The Mismeasure of Woman
By Sarah Ballard
“There are few injustices deeper than the denial of an opportunity to strive or even to hope, by a limit imposed from without, but falsely identified as lying within.”
- Stephen Jay Gould (1)
In a recent psychology study conducted in an undergraduate physics course at the University of Colorado, students were asked to complete a fifteen-minute writing exercise in their first discussion section (2). They were told that the exercise was meant to improve their communication skills. The study instructed them to reflect on the values that are important in their lives: some of the choices were independence, creativity, relationships with family and friends, and sense of humor. The students then wrote a few sentences about why these values mattered in their lives.
The exercise was actually designed to test a key hypothesis about a phenomenon called “stereotype threat”, which describes a scenario in which the activation of a self-relevant stereotype can cause a person to underperform, thus fulfilling the stereotype. For example, the act of reminding a woman student of the stereotype that women perform worse at math than men may actually cause her to perform worse on a math test than she would have if she had not been reminded. Stereotype threat has been documented to occur both in intelligence tests administered to African-Americans (3) and math tests administered to women (4).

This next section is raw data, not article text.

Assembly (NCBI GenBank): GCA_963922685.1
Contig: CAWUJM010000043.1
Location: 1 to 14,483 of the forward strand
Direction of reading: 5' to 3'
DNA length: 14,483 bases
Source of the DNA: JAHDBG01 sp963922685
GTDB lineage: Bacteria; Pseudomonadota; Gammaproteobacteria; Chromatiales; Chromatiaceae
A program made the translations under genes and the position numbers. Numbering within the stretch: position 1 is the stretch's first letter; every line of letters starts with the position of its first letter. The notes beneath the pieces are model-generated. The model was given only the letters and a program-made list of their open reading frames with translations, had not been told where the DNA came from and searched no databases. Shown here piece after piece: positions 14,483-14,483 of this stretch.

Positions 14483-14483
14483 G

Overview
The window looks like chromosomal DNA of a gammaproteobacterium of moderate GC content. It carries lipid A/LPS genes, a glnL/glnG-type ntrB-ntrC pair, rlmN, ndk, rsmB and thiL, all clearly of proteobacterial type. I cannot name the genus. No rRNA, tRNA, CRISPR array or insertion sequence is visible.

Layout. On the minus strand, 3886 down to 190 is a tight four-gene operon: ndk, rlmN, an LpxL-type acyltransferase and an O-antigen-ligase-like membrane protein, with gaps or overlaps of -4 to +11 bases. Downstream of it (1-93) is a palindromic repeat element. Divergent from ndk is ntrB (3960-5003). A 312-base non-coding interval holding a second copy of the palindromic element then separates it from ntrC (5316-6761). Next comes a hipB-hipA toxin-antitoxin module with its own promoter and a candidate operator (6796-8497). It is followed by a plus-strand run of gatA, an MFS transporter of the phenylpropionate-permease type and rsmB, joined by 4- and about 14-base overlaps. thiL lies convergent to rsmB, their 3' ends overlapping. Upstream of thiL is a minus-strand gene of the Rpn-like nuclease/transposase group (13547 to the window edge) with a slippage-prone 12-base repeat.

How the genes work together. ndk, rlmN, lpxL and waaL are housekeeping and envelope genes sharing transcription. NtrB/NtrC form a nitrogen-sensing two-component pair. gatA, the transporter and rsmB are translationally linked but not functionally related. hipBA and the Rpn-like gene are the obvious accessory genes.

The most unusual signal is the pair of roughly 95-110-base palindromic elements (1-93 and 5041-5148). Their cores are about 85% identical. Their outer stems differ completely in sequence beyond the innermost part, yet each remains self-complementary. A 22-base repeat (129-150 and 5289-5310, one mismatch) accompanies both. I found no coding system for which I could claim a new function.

The scientists conducting the study at Colorado compared the scores of men and women on a diagnostic exam designed to test their conceptual understanding of introductory mechanics. They found that the values affirmation exercise had a profound effect on the scores of women students, when compared to the scores of women who received the control writing exercise (in which students selected the value that mattered least to them, and wrote about why it might matter to someone else). The performance gap of about 10 percentage points on the diagnostic exam, which existed between male and female students in the control group, was completely closed in the values affirmation group: that is, although women received a score which was worse by about 10% in the control group, this gap was nonexistent in students who had completed the values affirmation assignment (2).